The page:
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My family lives in 3 different countries in Europe. We've all got decent Internet connections, but we're struggling with sharing files (documents, photos and home movies, and music).

I'm dreaming of running a networked home NAS from my closet and sharing that securely with my family, but I am unsure how to go about it.

Ideally, it should cover these bases, in rough priority:

  • must work well with Linux (Ubuntu) and Windows (XP + 7),
  • onsite network drive for my media center PC and desktop PC,
  • onsite data backup location for my home computers,
  • offsite data backup location for the offsite family (Win&Linux),
  • offsite secure file share to my family (Win&Linux, FTP would be acceptable),
  • compatible with CrashPlan offsite backup software,
  • web front-end for remote management.

Hardware:

  • gigabit Ethernet,
  • at least 5 hot-swap drive bays (3½" is fine) with different-sized disks,
  • RAID-5 or better,
  • performance is less important than features; I'm not doing video editing or databases.

I'm considering the Drobo 5N or possibly the expensive Drobo B800 which has more drive bays but probably isn't worth it for home use. ReadyNAS is also often mentioned but I didn't find a lot of details about it. Lots of people praise FreeNAS and I'd be interested in that too, especially if it would be easier to fulfill the above wishlist with FreeNAS than with e.g. a Drobo.

But really the hardware isn't the problem -- it's the whole idea:

I've fiddled with computers long enough to see that unboxing some hardware and plugging it in is dead-easy - but that's not the end of it. Once I got the hardware powered up, how can I work through my list above? How can I make this available to my family -- securely -- without cursing my ADSL router to the moon in the process? I'm savvy with computers but I am not a datacenter sysadmin or Linux guru.

Also, it seems that CrashPlan only works with "locally attached storage" meaning USB, not network drives. That means I can't have this NAS backed up into CrashPlan. If i want to have data in CrashPlan, it must be local on my computer and from there CrashPlan can copy it to the NAS and into their cloud - but I must "waste" local space for that to work. It would also be totally cool to mirror this NAS to an identical NAS in my brother's home -- but that's still not a backup!

For the sake of argument, let's assume a budget of EUR 1000 and a handful of late nights to get it all configured.

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You might take a look at Seafile or OwnCloud? These may deliver the front end of things you are looking for, and are Open Source so free :) Tie them in with your FreeNAS maybe? –  jmreicha Mar 27 '13 at 14:36
    
Interesting suggestions, thank you! Seafile seems to be aimed at collaboration for teams but OwnCloud looks very promising! I'll look deeper into those. –  Torben Gundtofte-Bruun Mar 27 '13 at 20:03
    
Thanks for accepting my answer, did you get something working? –  Chris K Jun 25 '13 at 22:50
    
@ChrisK I haven't started that project yet -- I've just moved into my new home and I'll get around to this in the next few weeks. –  Torben Gundtofte-Bruun Jul 3 '13 at 19:14

1 Answer 1

up vote 1 down vote accepted

This is practically the same as a business setting up a file server. I have a readyNAS at home but haven't researched sharing it. At work, I have a RAID fileserver that I access from home, at work, all over (which gives me some experience with your question).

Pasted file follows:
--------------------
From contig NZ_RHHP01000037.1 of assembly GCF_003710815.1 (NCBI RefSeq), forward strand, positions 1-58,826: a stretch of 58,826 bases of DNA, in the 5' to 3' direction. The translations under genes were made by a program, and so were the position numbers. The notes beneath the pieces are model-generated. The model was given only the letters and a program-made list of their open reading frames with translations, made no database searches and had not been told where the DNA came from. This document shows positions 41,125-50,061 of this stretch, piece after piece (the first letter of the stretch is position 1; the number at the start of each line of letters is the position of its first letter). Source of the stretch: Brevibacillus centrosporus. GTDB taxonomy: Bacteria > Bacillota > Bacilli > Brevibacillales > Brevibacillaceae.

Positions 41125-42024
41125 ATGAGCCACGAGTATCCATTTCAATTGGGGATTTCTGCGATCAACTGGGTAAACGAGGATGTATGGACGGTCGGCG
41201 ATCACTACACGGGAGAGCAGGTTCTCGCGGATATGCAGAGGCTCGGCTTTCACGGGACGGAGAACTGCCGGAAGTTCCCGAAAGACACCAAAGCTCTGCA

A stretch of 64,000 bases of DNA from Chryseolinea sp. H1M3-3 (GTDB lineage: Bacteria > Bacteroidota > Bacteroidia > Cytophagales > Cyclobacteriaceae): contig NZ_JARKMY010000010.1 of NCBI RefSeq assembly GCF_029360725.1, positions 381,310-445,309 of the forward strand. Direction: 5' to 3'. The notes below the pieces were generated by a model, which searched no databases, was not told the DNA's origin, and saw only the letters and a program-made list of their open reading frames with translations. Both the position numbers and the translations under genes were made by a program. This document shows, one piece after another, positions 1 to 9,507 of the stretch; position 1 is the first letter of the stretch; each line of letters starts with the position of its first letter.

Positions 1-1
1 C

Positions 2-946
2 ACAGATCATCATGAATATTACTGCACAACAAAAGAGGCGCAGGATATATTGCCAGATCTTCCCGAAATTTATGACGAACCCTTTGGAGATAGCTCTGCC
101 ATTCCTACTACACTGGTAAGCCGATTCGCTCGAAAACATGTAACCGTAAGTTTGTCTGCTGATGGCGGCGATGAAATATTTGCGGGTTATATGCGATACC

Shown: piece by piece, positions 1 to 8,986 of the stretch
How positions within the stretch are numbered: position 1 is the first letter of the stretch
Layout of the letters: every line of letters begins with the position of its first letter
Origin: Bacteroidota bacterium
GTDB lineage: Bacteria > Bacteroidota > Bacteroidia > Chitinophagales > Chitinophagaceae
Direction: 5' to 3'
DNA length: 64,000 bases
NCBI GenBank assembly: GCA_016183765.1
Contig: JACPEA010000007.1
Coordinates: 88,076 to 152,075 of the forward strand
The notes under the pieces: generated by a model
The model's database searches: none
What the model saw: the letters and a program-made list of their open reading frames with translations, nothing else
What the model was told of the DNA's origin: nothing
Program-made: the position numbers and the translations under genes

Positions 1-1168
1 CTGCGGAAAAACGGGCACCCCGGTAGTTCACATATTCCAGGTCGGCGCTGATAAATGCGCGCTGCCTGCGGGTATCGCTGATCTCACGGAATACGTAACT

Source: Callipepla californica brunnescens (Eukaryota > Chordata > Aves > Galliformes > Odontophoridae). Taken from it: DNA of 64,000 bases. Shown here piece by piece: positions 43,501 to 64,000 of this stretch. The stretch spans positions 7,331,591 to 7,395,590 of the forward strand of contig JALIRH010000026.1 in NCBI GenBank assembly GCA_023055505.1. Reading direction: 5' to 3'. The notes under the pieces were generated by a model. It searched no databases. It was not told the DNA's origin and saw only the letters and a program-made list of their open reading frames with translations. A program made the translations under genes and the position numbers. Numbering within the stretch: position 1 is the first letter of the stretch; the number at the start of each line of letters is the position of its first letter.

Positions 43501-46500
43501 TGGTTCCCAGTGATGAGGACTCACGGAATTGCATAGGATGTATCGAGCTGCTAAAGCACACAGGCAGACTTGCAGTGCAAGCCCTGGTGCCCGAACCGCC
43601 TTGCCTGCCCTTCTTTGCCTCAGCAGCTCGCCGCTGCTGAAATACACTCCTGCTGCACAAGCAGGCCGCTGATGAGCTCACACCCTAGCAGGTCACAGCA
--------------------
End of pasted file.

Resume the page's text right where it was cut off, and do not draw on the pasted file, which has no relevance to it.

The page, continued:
In the bigger picture, here are the steps in no particular order:

  • have a static IP from the ISP where the server lives (for your home internet service)
  • set up port routing in your firewall (usually the wireless+router box)
    • find out which ports you intend to serve, send them to the internal IP address of your NAS
    • set the DHCP server in your router to start at .100 or somethign
    • set your NAS to a static IP address within your LAN to a value outside the range of the DHCP server

For my work machine, it is running Ubuntu, a samba server, and openssh-server. At the workplace, I route port 22 (ssh) to this server. Within work, windows computers can connect to the IP address of the server, authenticate, and share files. This is handled within the samba.cnf configuration and there is a LOT of info on the internet on how to do it. I have no idea how you would securely do windows file sharing over the WAN, though ssh tunneling would work if you can figure that out.

For across the internet, I use SSH, SCP, and SSHFS to connect computers and share / edit files and I use id_rsa.pub and private keys for authentication. All of these use the ssh protocol for the connection. I do not know the explicit steps required to get Windows to share files, but I'm sure it isn't too complicated with googling. I know I use "putty" in windows to SSH in to ubuntu computers.

So, to get you on to letting a windows computer from outside your network share folders via windows sharing:

  • find out the port(s) to forward
  • find out the encryption and authentication schema available
  • test locally on your LAN
  • then test from work, etc
  • publish a how-to for your relatives
  • answer the phone when they call for help ;)

This isn't a "how-to" but should have enough info that you can get working on your goal. :)

share|improve this answer
    
Thanks for the edits! I'll try and remember the -, it looks easy enough. :) –  Chris K May 28 '13 at 18:34
    
This solution sounds like a lot of terminal sessions and other keyboard work. Isn't there a more 2013-ish way of achieving this? –  Torben Gundtofte-Bruun Jun 14 '13 at 20:15

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